Some external goods are necessary. Money is useful. It helps to live in a safe home and neighborhood. But the key to happiness is not acquiring wealth or living in a mansion behind a guarded gate. It is also useful to have a good reputation. But fame is less important than the glory-seekers think. A healthy body is important. But physical health is less valuable than health of the soul.

Truth, goodness, and beauty are more substantial and enduring than fame and fortune. True statements are not subject to the opinions of the masses. Logic, mathematics, and science remain stable, while the opinions of the world swirl about. And despite propaganda and fake news, the truth is there, waiting to be known.

The same kind of stability is found in a good person. Liars and cheats are unpredictable. Braggarts and loud-mouths rage and fume. And crooks have crooked souls. But good people are trustworthy and reliable. Their integrity makes them steady and resolute.

A good soul is also beautiful. Beauty is harmony and proportion. In music, beauty is heard in the balance of a chord and the pattern of rhythm. A good life is marked by this kind of patterned concord.

The Confucian tradition explained harmony and goodness on analogy with music—and with cooking. A delicious meal involves the right balance of spicy and sweet, flavors and textures. So too with music, and with life. The parts of life must be measured and coordinated with wisdom and restraint. When life give you lemons, you should make lemonade. And when things fall out of rhythm, you need to get back on the beat.

Some traditions suggest that the transcendent goods of truth, goodness, and beauty put us in touch with the divine. Plato said virtuous human beings became godlike. Plato imagined the gods as true, good, and beautiful. The essence of the divine is a kind of eternal stability and glowing beauty. To live well, we should try to live in a way that imitates that ideal of perfection.  

Of course, perfection is not available for mere mortals. Happiness is not always easy to obtain. We are fallible beings in a broken world. Human life is an ongoing process of overcoming challenges. Great art comes from struggle. The same is true of scientific achievement and business success.

Understanding the value of struggle can provide us with inspiration and hope. This world contains much that is ugly, dishonest, and evil. The wickedness of the world can make us resentful. It can lead to despair. It can even seduce us into giving up on the task of living well.

In a corrupt world, it is easy to become corrupt and complicit. It is more difficult to struggle on, and to remain steadfast against the seductions of the world. The gods do not struggle to be good, beautiful, or true. But human beings must work at it. The struggle to live well is part of the project of being human. That’s why as the new year dawns, we make resolutions. We need to continually renew our commitment to being better, more truthful, and to living a more beautiful life.

The Power of Truth

As the doctors and scientists struggle to contain the coronavirus, there has been confusion and disinformation coming out of the White House. And still the partisanship and polarization regarding truth continues.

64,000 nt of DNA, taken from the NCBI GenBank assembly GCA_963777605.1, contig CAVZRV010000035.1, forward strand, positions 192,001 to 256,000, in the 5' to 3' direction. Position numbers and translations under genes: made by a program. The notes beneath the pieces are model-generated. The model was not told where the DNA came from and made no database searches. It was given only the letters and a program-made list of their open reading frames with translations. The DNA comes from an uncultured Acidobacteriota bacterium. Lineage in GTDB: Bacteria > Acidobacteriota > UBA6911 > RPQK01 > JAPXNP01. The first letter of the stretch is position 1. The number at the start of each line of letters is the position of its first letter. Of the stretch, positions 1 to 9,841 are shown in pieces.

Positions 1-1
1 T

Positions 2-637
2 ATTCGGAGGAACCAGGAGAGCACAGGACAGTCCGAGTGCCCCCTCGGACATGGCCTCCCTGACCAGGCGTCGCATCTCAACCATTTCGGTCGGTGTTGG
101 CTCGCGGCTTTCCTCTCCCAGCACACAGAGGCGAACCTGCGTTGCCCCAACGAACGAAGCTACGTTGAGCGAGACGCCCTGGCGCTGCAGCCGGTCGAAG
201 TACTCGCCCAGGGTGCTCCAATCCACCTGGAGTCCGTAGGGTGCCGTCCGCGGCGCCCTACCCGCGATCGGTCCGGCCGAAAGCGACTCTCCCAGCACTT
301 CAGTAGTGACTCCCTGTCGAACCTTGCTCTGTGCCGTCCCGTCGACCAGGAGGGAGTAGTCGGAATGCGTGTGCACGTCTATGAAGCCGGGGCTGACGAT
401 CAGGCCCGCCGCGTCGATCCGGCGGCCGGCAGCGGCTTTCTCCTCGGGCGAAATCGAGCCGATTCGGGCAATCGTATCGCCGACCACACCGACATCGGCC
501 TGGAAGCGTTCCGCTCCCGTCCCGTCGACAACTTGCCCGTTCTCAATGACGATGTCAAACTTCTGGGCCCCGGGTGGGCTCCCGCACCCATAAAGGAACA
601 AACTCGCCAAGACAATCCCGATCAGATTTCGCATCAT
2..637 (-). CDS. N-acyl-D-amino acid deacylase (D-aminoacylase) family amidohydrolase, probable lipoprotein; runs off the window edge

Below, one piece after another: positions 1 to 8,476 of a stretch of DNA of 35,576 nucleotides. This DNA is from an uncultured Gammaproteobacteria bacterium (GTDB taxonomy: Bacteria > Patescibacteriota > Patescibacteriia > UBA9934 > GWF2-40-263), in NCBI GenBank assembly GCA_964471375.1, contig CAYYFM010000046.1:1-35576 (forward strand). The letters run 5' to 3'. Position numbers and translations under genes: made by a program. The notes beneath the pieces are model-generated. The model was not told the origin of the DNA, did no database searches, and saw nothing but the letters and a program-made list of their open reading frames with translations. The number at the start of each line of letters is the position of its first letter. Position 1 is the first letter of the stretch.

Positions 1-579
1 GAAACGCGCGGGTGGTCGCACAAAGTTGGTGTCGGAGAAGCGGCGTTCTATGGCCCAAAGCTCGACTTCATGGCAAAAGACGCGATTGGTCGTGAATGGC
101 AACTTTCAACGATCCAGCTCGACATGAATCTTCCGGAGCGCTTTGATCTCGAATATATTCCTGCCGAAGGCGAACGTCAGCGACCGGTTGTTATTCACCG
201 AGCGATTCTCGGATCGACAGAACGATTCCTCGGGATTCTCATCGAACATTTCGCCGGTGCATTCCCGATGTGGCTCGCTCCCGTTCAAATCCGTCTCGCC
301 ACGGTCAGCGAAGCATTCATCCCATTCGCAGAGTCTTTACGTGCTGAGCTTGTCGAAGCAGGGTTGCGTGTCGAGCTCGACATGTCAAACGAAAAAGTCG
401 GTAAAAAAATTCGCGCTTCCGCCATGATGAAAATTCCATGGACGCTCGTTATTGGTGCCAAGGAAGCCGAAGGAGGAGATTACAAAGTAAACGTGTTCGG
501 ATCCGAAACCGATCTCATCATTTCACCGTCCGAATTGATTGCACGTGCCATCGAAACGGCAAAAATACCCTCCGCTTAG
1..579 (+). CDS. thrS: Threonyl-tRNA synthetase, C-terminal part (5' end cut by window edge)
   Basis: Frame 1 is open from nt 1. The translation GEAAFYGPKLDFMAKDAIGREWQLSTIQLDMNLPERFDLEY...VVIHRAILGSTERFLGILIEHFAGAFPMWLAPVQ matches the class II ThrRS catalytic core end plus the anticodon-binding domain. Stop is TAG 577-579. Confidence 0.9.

They say this is a post-truth era.  But the truth is that human beings have never really been fond of truth.  When was the “truth era,” exactly?  During the “good” old days of racism, sexism, and colonialism?  And what about the long history of religious superstition and scientific ignorance?  Truth has usually been in short supply.

Given the long history of untruth, it is not really surprising that the Washington Post reports that President Trump has made over 16,000 false or misleading statements since taking office three years ago.  He is not the first liar to live in the White House, only the greatest.  The President, of course, claims that the Post is fake news.

But so what?  We’ve got other things to worry about.  For many of us, life is good.  We’ve got smartphones and Youtube, Instagram and all-star games.  The consumer society is pleasant.  We even get a perverse thrill watching the outrage flow from Washington.

Or at least we did, before the coronavirus. Maybe we are ready to return to truth, to a view that is informed by science instead of partisan spin.

But let’s face it, when it comes to truth, we mostly don’t care.  If you put together a wish list of the things you want in life, would truth make the list?  My guess is that for most people, truth would not make the list.  We are mostly content to live with white lies, unproven superstitions, and unfounded ideologies.  Very few feel compelled to challenge powerful lies or the lies of the powerful.

It is not that truth is somehow weaker than falsehood.  Rather, the issue is that truth and falsehood are usually less important to us than other things.  Mostly we want love, friendship, money, and peace of mind.  A few idealistic people want justice or universal harmony. 

But even the idealists will accept a few lies on their way to utopia.  Many people are simply not motivated by the love of truth.  And others subordinate the love of truth to their love of other things.

I have been thinking about truth, while re-reading Vaclav Havel’s essay “The Power of the Powerless,” which is about dissent under totalitarianism.  Havel was a Czech dissident.  He was imprisoned for his views.  But he went on to become the President of post-Soviet Czechoslovakia.